Technology in football, a new ally or an enemy to the sport?

· by WFS-WBMstr

June 27th, 2010 is a significant, memorable day for the German National Football Team but especially for the English Football team. On the first half of the round 16 game FIFA World Cup 2010 at South Africa, Frank Lampard, midfielder of the England National Football Team scored a controversial goal to equalize the scoreboard, which would be uncalled by the referee whereas the International Football Association Board (IFAB) states in Law nº 10 regarding the method of scoring that a goal is made when the ball has crossed the goal line within the frame of the goal.

The controversy generated by this issue affected the FIFA to such extent, they had to invent a precise, infallible system for this situations which is the Goal-line Technology (GLT). Although this was not the first case to happen in football, most people call this sport “the art of football” which also implies the alongside development of new technologies and systems by FIFA to try to make the competitions better. The same situation happened in the World Cup 1966 final, when England played West Germany, but that time the referee called the situation a goal although it was clear that the ball had not surpassed the line.

In order to avoid ghost goals, FIFA Club World Cup Japan 2012 was the first international competition where GLT was introduced. According to IFAB’s regulation, it is not yet an obligation for every federation to apply the GLT system to their local competition.

“The IFAB’s decision did not oblige anybody to use goal-line technology. Instead, organizers of leagues and competitions around the world will be able to choose themselves whether or not they wish to install the system.” Said FIFA Secretary General Jérôme Valcke during the IFAB Press conference, 5 July 2012.

This regulation, certainly, has been creating long and heated discussions amongst the purists and those who defend the modernist position in the football industry. Some people say it will take away the human-nature side of football, yet not everybody agrees with this position. For instance, Michel Platini when he became president of UEFA, disapproved the GLT system when apply it at UEFA EURO Cup and Champions League.

“I prefer that we have more referees to see if there is a penalty foul and if the ball is going over the line. We don’t need a perfect camera to see the ball”, said Platini to CNN on March 10th, 2014.

However, along with the stepping out of Michel Platini from UEFA, GLT implementation processes have begun at Euro 2016 and Champions League next season.

Fast-forward to the present day, we can see how in Major Leagues around the world they have already implemented GLT plus one referee on each side next to the goal. Moreover, we can see directly the video replay during the match to ensure if the ball has crossed the goal line. The second goal of France whilst playing against Honduras in FIFA World Cup 2014 was therefore approved by GLT system and supported by the referees decision.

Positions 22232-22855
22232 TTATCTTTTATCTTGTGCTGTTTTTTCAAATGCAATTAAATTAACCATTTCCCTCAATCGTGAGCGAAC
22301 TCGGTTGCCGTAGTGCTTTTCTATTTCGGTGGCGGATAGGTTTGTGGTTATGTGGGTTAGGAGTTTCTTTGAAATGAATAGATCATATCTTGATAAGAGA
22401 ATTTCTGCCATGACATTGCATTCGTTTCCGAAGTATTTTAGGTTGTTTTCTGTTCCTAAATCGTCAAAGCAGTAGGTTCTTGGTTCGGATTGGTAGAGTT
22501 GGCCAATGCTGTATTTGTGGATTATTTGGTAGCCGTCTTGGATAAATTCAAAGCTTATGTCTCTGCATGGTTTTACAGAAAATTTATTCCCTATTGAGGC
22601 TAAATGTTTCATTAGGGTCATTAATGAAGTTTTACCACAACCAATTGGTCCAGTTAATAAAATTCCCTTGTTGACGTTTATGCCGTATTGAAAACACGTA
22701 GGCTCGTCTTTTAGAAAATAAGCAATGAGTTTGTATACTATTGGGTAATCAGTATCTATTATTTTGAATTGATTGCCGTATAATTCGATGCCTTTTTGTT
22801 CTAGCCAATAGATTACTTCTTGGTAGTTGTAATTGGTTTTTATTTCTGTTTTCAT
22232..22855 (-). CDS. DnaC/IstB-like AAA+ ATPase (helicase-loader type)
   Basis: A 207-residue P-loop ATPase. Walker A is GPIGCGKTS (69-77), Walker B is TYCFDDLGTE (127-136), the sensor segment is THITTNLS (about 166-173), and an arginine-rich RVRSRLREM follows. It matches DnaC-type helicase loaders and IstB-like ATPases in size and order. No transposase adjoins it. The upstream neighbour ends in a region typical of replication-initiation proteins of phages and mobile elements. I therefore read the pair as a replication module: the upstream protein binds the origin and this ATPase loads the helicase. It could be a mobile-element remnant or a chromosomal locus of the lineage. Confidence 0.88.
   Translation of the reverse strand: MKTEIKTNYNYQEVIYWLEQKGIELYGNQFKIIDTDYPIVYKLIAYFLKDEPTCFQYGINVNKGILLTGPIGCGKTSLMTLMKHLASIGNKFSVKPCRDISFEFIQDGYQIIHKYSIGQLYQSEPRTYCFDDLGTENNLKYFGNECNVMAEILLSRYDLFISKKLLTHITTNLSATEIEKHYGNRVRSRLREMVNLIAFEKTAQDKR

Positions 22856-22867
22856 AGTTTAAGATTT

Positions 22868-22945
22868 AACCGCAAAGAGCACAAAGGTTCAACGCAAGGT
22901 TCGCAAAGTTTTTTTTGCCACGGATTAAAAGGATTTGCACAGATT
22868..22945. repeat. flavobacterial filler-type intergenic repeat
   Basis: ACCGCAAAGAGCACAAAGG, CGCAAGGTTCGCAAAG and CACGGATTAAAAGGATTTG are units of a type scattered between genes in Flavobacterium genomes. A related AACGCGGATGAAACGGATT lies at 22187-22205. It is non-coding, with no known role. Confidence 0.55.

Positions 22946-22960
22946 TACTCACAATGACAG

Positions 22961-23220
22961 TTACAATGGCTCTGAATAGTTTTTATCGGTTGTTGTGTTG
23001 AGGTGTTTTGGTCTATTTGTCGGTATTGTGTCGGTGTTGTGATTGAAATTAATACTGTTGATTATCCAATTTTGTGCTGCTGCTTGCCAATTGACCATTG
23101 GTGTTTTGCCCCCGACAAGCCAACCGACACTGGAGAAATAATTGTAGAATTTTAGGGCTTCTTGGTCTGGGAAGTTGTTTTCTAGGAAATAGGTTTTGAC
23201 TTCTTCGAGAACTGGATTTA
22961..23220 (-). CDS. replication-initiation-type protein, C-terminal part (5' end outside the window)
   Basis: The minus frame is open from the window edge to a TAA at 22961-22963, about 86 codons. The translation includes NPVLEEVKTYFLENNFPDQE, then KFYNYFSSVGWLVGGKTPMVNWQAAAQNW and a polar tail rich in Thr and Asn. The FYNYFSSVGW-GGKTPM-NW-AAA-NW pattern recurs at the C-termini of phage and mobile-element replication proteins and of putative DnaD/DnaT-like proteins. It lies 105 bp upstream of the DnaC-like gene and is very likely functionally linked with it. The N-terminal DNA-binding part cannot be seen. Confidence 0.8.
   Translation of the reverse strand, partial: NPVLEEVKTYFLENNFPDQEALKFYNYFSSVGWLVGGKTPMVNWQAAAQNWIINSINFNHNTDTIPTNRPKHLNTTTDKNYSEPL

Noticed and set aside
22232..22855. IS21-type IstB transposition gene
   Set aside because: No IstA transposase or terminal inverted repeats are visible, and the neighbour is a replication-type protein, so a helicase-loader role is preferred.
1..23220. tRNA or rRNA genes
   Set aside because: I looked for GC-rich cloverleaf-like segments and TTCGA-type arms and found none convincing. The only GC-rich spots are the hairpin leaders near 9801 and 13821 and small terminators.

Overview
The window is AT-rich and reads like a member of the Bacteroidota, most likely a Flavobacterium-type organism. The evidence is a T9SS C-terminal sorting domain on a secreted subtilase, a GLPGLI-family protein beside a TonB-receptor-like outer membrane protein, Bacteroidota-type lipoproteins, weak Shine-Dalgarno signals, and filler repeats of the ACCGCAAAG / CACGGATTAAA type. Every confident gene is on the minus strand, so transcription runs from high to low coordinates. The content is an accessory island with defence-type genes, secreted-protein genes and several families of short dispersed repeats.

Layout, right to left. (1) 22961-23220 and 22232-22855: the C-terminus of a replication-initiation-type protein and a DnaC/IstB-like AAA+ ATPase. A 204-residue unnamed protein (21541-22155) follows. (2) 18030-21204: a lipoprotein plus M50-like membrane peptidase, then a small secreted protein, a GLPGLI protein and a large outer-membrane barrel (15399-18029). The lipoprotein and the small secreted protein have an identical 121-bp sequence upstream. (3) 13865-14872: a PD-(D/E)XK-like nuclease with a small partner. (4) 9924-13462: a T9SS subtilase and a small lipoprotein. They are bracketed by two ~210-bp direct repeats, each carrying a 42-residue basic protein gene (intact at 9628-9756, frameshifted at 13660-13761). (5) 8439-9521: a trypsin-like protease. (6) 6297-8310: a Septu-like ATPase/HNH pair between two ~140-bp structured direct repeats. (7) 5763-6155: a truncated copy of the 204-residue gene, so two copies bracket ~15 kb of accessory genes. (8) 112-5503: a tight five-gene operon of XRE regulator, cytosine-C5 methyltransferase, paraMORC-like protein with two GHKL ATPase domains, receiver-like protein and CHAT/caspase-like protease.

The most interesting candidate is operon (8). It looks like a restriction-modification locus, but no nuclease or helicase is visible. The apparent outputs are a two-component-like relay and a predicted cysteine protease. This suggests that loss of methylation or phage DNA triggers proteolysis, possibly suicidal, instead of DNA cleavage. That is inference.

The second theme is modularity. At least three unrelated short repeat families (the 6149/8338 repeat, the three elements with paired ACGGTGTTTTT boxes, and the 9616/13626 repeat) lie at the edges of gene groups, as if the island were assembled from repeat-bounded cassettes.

How about you, do you agree with GLT or not?

Another technological breakthrough in the football industry is Big Data Analysis. The data analysis aims to acknowledge the statistic performance and the physical analysis of the players as to determine economic value for each players or revenue each match generates for both teams. For instance, Real Madrid collaborates with Microsoft, having agreed to applying Big Data Analysis during training sessions to monitor heart rate, performance and the level of accuracy in the players. The result will come hand by hand with coaches’ decision. In addition, the Santiago Bernabéu Stadium has applied full experience in stadium where every spectator who watches the game live can connect to Wi-Fi and download Real Madrid CF’s mobile application to see the performance as well as match replays instantaneously.

This phenomenon is clearly changing the point of view of football. Football has evolved from a sport competition into a global business competition. World Football Summit, Spain’s first large scale convention on the football industry, which acts as a platform for every professional, company and institution will discuss further on the technological impact in the football industry. On top of that, World Football Summit will also discuss about social development in football and the present economics axis’ of football. This first edition of the event will be October 27th – 28th 2016 at the Complejo Duques de Pastrana which is one of the best locations in the center of Madrid.

Goal-line Technology FIFA Documentation